Dancing Fear and Desire: Race, Sexuality, and Imperial by Stavros Stavrou Karayanni

By Stavros Stavrou Karayanni

all through centuries of eu colonial domination, the our bodies of center jap dancers, female and male, circulate sumptuously and seductively around the pages of Western go back and forth journals, evoking hope and derision, admiration and disdain, attract and revulsion. This profound ambivalence types the axis of an research into center japanese dance—an research that extends to modern abdominal dance.

Stavros Stavrou Karayanni, via historic research, theoretical research, and private mirrored image, explores how center japanese dance actively engages race, intercourse, and nationwide id. shut readings of colonial commute narratives, an exam of Oscar Wilde’s Salome, and analyses of treatises approximately Greek dance, show the complex ways that this arguable dance has been formed through Eurocentric versions that outline and regulate identification functionality.

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Additional info for Dancing Fear and Desire: Race, Sexuality, and Imperial Politics in Middle Eastern Dance (Cultural Studies)

Example text

Shohat calls for historical, geopolitical, and cultural interrogation and contextualization of the postcolonial, since “each frame illuminates only partial aspects of systemic modes of domination, of overlapping collective identities, and of contemporary global relations” (138). In my usage, I assign neocolonial to the recent dominating attitudes prevalent in systems but also in individuals who succumb to superpower ideologies. As for the postcolonial, I have never experienced it, since, as a citizen of Cyprus, I have never moved beyond the post of colonialism.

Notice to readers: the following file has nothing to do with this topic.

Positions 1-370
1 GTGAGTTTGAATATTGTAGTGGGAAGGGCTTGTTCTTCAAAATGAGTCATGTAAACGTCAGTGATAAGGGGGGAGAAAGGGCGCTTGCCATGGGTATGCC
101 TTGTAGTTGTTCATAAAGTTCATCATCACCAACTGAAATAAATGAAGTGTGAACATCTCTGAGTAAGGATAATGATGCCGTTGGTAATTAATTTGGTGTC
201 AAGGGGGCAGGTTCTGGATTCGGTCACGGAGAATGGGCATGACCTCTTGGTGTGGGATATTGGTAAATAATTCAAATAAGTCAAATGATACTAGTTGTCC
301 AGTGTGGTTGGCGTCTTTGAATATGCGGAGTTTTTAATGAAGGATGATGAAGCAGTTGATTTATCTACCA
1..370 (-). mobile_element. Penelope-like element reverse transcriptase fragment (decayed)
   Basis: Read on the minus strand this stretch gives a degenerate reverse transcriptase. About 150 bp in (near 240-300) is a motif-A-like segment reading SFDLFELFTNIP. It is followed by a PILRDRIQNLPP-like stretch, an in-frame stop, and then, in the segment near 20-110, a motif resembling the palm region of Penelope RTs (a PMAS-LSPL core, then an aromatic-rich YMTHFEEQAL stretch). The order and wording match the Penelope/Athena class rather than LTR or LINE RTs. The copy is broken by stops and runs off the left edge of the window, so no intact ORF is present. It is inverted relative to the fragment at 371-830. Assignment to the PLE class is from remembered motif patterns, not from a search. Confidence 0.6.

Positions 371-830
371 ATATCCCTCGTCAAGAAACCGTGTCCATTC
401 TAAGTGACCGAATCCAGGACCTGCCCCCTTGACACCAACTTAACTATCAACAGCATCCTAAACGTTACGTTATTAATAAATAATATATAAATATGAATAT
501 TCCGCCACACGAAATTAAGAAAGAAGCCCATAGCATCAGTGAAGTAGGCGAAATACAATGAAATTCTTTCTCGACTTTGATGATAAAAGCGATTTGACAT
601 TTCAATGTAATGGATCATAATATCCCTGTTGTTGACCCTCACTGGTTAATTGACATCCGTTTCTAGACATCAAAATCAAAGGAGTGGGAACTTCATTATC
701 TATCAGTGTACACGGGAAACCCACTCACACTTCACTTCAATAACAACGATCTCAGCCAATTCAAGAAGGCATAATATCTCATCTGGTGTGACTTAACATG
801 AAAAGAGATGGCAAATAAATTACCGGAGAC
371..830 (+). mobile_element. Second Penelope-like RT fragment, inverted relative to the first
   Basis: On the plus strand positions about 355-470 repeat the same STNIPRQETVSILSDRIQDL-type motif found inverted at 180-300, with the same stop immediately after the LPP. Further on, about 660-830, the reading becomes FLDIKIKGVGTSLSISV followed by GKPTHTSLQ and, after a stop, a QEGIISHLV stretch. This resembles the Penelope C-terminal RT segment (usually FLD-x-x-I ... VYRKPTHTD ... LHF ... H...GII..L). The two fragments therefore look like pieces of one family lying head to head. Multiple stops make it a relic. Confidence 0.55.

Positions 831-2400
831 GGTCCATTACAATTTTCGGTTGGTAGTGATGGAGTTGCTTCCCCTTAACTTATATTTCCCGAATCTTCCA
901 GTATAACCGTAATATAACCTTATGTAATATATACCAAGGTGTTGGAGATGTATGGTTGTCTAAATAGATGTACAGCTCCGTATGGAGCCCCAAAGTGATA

In the words of Ania Loomba, such constructs demonstrate that “religious difference thus became (often rather confusedly) an index of and metaphor for racial, cultural and ethnic differences” (106). Indeed, the construction of the ugly Turk was concomitant with Islam as the religion of the infidel. And all these religious and cultural prejudices, vivid in the Greek Cypriot imaginary, found expression through sexuality. Certain narratives that strengthened stereotypes became the subject of popular folklore that served as undeniable reminders of Turkish penetration into Greek honour.

My efforts, however, do not aspire to unearth pristine, unspoiled forms of dance or arcane kinesthetic texts that await discovery. I mean to decolonize, following Marta Savigliano’s assertion that “decolonization means rejecting the search for the origins and authenticity of the colonized in order to concentrate on the specific, original, and authentic ways in which imperialism operates” (9). There is no tsifteteli to perform that is not colonized. I do not seek to emulate a quest for origins and authenticity (such a search is Dora Stratou’s main concern as I discuss Performing Theory 20 Introducing Colonial and Postcolonial Dialectics on the Subject of Dance in the final chapter), and I cannot refurbish an unspoiled or “authentic” rendition of this dance.

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